Contemporary r&b has given a bad name to melisma. Once upon a time, that mode of moving a single vowel around the octave and back was an emotive rhetorical tool in popular music. These days it’s just sung and otherwise employed by tools, showy vocalists and instrumentalists whose emphasis on their own virtuosic prowess has the unintended effect of leaving listeners doubting their sensitivity. So, leave it to drones, of all things, to rejuvenate the melisma. Now, much drone music is more akin to static, an investigation of random data and texture. But there’s a growing field of drone-like music that has a melodic soul.
Take for example David Tagg‘s Skin Diagram, a free download from the archaichorizon.com netlabel. All six of its tracks are built in one way or another on a steadily flowing foundation of thick, tubular drones, like the nearly subaural tone that threads through “Life Drone” (MP3) and the gentle cloud-like patterns that inform “Deep Breathing” (MP3). In all the tracks, a single sound can be followed as it snakes its way — or slowly swells and wanes, or otherwise is transformed without losing its essential quality — around the composition.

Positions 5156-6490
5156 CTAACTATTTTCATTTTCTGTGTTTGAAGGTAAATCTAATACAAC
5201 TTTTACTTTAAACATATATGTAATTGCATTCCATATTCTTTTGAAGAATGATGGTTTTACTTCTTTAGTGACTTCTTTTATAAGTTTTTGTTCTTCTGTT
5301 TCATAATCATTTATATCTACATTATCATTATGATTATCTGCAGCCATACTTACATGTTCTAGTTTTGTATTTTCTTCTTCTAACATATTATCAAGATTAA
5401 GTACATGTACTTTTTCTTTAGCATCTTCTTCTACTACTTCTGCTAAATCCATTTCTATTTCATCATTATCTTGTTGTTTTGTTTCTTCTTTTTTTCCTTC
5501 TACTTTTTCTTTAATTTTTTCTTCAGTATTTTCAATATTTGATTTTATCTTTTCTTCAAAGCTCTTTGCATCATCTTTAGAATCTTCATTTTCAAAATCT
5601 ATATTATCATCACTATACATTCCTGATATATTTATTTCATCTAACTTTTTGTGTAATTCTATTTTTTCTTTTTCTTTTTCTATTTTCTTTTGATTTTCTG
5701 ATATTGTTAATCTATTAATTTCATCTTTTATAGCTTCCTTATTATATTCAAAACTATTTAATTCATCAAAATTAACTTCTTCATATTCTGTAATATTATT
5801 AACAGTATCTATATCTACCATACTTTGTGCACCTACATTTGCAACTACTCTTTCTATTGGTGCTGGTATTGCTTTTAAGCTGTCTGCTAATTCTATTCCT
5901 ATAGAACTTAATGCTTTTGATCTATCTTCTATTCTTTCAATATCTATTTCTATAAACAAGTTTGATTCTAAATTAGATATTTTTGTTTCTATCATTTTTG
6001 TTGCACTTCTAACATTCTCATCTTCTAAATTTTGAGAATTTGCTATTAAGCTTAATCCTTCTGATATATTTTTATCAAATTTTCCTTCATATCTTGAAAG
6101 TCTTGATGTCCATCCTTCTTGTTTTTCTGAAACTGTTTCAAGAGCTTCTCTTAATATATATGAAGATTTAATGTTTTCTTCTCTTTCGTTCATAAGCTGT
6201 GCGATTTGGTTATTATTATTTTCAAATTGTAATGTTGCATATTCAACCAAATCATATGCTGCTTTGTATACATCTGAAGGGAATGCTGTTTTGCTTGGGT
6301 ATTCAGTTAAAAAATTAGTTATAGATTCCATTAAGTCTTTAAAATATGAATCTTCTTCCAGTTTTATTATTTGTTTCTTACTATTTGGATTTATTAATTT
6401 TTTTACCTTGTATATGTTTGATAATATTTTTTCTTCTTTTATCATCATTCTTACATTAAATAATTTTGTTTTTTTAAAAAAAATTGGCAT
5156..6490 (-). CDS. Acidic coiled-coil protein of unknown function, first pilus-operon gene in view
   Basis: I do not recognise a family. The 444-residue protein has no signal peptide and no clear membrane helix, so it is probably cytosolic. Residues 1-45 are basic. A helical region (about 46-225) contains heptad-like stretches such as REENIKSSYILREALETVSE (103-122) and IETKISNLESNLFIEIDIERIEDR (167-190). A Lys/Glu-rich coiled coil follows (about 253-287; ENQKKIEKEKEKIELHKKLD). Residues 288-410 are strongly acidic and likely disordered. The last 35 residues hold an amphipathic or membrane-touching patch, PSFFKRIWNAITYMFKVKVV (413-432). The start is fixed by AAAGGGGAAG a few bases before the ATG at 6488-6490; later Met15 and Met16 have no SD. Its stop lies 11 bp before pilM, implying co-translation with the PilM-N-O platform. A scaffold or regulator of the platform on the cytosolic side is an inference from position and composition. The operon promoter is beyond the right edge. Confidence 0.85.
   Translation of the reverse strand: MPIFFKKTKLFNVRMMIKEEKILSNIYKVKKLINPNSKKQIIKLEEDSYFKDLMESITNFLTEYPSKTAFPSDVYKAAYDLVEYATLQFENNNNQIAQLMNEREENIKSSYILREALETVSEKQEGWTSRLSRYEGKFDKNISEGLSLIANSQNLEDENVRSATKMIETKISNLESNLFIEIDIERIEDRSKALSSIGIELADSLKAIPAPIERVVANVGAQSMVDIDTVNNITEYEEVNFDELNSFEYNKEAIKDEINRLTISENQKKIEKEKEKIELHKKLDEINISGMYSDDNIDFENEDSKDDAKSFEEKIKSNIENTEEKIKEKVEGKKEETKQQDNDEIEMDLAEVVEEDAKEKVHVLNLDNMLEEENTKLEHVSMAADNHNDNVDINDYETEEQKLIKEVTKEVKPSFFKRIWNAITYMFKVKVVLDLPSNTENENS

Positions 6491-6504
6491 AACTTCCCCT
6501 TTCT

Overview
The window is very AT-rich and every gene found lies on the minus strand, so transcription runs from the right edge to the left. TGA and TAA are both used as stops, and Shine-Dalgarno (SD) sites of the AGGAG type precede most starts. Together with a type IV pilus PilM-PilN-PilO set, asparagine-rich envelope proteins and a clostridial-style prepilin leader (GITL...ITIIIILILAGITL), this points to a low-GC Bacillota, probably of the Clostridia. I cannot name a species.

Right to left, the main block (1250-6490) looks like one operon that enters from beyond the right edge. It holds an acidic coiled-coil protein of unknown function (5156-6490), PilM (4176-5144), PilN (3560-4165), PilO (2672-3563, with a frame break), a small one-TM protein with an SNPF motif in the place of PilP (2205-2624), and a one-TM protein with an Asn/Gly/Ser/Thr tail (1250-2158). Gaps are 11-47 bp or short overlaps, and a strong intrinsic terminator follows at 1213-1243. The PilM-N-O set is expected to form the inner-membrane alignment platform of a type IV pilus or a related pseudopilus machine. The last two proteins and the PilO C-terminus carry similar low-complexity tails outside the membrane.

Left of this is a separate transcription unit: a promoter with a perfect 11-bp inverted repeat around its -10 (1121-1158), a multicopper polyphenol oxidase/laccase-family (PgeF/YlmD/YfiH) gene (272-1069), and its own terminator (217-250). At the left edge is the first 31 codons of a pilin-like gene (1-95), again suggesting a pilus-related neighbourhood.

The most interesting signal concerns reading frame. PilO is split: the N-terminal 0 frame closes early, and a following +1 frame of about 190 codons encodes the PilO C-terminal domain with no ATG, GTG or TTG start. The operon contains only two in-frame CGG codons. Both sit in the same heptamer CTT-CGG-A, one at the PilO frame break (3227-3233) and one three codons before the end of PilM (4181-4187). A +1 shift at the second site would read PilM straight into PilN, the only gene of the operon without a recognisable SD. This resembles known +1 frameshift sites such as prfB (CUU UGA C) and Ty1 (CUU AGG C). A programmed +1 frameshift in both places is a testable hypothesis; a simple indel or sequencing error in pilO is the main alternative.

Tagg is credited on the album as having played “electric guitar, low pass filter, ring modulator.” Perhaps explaining the high sound quality, Skin Diagram also includes a credit for a mastering, which is not the norm for the often low-budget projects that appear on netlabels (the credit goes to Brian Grainger, who records elsewhere as Milieu). Get the full set at archaichorizon.com.